I joined the biggest loser at work because, well… I wanted to be healthier, and I wanted to win. When I tell others, they let me in on a huge secret, “You don’t have much to lose, you know?” Really? #thisis2017
Back in Hong Kong, I’d be considered fat. Not overweight, because that would have health implications. But fat — simply calling it what it is. Being thin or fat is relative. What’s more important here is that I want to be fit, and here’s a way to be accountable to both myself and to others.
Other than the two races I ran last month, I’ve led a fairly sedentary lifestyle. I might’ve made it to some fitness classes (late) for 30-40 minutes every so often, but I’m back to my typical weight hovering over 130 lbs. Back in the fall when I took a 2 week vacation, I was down to 124 lbs by simply walking everywhere all the while eating out — even at two all- you-can-eat places. At the very least, I know that I can lose 6+ lbs .
In the first week, I lost 5 lbs already, but it really took a lot. I logged about 25 miles of jogging and cycling, but mostly jogging. I also spent 2.5 hours shoveling snow and took maybe around 5 fitness classes. I had two delicious burgers for lunch and dinner along the way, and now edamame is my new go-to snack. Some might chalk it up to me being younger, but I really worked for it.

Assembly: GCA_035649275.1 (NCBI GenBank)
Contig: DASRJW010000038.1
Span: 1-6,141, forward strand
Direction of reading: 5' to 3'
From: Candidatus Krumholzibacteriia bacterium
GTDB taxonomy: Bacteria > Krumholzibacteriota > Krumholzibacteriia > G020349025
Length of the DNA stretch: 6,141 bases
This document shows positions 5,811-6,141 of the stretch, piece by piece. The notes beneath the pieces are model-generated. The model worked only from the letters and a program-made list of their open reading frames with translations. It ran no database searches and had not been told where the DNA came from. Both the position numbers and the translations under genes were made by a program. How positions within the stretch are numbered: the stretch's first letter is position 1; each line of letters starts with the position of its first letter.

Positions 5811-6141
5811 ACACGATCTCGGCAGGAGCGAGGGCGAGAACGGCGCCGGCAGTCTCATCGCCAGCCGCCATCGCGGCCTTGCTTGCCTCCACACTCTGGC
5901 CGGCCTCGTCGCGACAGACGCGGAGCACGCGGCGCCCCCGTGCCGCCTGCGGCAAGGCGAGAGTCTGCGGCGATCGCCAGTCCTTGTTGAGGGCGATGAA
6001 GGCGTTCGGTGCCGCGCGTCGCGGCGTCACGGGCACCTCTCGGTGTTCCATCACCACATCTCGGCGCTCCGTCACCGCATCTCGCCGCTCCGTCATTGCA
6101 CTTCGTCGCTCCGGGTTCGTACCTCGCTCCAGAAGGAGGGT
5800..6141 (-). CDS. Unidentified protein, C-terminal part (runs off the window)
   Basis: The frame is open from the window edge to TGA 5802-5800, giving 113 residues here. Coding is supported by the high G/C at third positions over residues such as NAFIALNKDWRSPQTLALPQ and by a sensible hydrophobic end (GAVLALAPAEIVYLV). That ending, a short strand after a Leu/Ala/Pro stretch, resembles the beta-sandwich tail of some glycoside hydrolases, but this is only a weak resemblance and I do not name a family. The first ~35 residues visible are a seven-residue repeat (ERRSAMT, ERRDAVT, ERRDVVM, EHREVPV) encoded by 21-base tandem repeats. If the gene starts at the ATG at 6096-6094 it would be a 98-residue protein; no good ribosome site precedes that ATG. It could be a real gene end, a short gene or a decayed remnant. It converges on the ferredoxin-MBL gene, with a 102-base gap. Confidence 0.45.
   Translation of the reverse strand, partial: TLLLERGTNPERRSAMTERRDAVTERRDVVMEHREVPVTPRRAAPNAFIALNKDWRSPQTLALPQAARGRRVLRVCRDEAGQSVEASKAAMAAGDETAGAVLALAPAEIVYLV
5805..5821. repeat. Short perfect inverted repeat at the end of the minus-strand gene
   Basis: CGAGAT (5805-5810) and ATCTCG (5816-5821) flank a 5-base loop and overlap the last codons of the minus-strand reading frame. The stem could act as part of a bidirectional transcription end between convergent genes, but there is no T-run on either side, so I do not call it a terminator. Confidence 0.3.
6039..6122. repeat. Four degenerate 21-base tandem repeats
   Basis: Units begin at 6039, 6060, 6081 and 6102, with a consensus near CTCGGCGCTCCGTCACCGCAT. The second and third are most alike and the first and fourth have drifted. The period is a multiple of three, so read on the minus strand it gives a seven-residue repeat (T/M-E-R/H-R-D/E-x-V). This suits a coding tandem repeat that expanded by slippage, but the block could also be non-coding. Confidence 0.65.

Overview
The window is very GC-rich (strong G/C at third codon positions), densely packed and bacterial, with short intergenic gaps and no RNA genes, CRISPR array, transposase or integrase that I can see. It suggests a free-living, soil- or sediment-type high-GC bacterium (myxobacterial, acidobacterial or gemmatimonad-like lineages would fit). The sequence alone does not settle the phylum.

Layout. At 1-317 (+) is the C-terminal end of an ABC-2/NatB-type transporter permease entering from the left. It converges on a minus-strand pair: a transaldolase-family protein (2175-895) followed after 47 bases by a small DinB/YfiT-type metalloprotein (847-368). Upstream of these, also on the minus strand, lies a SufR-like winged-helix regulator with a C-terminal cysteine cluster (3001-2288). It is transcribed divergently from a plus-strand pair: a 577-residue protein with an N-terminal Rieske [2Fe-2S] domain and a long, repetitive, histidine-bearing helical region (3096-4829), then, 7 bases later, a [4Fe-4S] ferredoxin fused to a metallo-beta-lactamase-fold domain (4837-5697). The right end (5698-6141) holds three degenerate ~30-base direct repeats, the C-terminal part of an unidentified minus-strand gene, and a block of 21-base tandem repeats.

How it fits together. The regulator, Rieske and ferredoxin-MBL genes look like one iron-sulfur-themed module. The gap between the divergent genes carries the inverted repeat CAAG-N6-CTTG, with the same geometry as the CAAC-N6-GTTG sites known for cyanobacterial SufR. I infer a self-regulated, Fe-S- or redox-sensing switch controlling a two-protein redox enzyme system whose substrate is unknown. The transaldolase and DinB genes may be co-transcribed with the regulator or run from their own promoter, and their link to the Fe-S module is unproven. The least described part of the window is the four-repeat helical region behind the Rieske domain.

I know I won’t lose as many pounds this week since I’ve been less active, relatively anyway, yet I still want to make a good showing. I took tabata cardio today sweated like the athletes in a Gatorade commercial. I also rediscovered my love of feta and can’t wait to make this kale salad.
If I can’t lose weight every week, I’m aiming for the perseverance award, which is given to the person with largest difference in body weight % from beginning to the end. My goal is to lose about 20 lbs more by the end of three months, back to the time before I intentionally gained my freshman 15. That’s a story in itself.
And hey, who cares if I don’t win anything? So long as I made a concerted effort and did my best, getting back in shape is worth it. After all, a shero is someone who’s fit and not necessarily thin or light.
“Always listen to experts. They’ll tell you what can’t be done, and why. Then do it.”
—Robert A. Heinlein, Time Enough for Love